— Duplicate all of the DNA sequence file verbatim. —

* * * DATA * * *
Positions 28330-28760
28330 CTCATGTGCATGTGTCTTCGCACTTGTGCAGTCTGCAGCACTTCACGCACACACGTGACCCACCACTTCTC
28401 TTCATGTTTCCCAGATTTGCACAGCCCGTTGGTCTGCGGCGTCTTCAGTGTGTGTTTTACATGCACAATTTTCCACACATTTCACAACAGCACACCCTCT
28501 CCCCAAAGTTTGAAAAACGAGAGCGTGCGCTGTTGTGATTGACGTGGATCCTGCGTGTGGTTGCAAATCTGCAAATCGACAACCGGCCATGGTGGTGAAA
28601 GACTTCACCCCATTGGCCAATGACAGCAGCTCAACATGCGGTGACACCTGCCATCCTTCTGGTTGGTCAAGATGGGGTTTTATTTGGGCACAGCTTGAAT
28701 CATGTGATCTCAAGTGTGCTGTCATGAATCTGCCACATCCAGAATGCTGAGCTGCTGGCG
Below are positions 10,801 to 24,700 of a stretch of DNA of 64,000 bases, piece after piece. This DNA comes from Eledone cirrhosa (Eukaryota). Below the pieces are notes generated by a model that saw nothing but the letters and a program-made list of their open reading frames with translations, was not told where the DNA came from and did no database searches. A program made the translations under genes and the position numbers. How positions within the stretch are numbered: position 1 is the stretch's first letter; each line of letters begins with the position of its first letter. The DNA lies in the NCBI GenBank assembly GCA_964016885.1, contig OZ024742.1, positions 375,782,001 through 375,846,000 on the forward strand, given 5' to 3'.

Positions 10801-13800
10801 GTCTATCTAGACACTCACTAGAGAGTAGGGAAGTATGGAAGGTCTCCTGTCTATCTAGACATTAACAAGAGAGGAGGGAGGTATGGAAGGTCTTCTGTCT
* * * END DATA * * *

Positions 28330-28760
28330 CTCATGTGCATGTGTCTTCGCACTTGTGCAGTCTGCAGCACTTCACGCACACACGTGACCCACCACTTCTC
28401 TTCATGTTTCCCAGATTTGCACAGCCCGTTGGTCTGCGGCGTCTTCAGTGTGTGTTTTACATGCACAATTTTCCACACATTTCACAACAGCACACCCTCT
28501 CCCCAAAGTTTGAAAAACGAGAGCGTGCGCTGTTGTGATTGACGTGGATCCTGCGTGTGGTTGCAAATCTGCAAATCGACAACCGGCCATGGTGGTGAAA
28601 GACTTCACCCCATTGGCCAATGACAGCAGCTCAACATGCGGTGACACCTGCCATCCTTCTGGTTGGTCAAGATGGGGTTTTATTTGGGCACAGCTTGAAT
28701 CATGTGATCTCAAGTGTGCTGTCATGAATCTGCCACATCCAGAATGCTGAGCTGCTGGCG
Below are positions 10,801 to 24,700 of a stretch of DNA of 64,000 bases, piece after piece. This DNA comes from Eledone cirrhosa (Eukaryota). Below the pieces are notes generated by a model that saw nothing but the letters and a program-made list of their open reading frames with translations, was not told where the DNA came from and did no database searches. A program made the translations under genes and the position numbers. How positions within the stretch are numbered: position 1 is the stretch's first letter; each line of letters begins with the position of its first letter. The DNA lies in the NCBI GenBank assembly GCA_964016885.1, contig OZ024742.1, positions 375,782,001 through 375,846,000 on the forward strand, given 5' to 3'.

Positions 10801-13800
10801 GTCTATCTAGACACTCACTAGAGAGTAGGGAAGTATGGAAGGTCTCCTGTCTATCTAGACATTAACAAGAGAGGAGGGAGGTATGGAAGGTCTTCTGTCT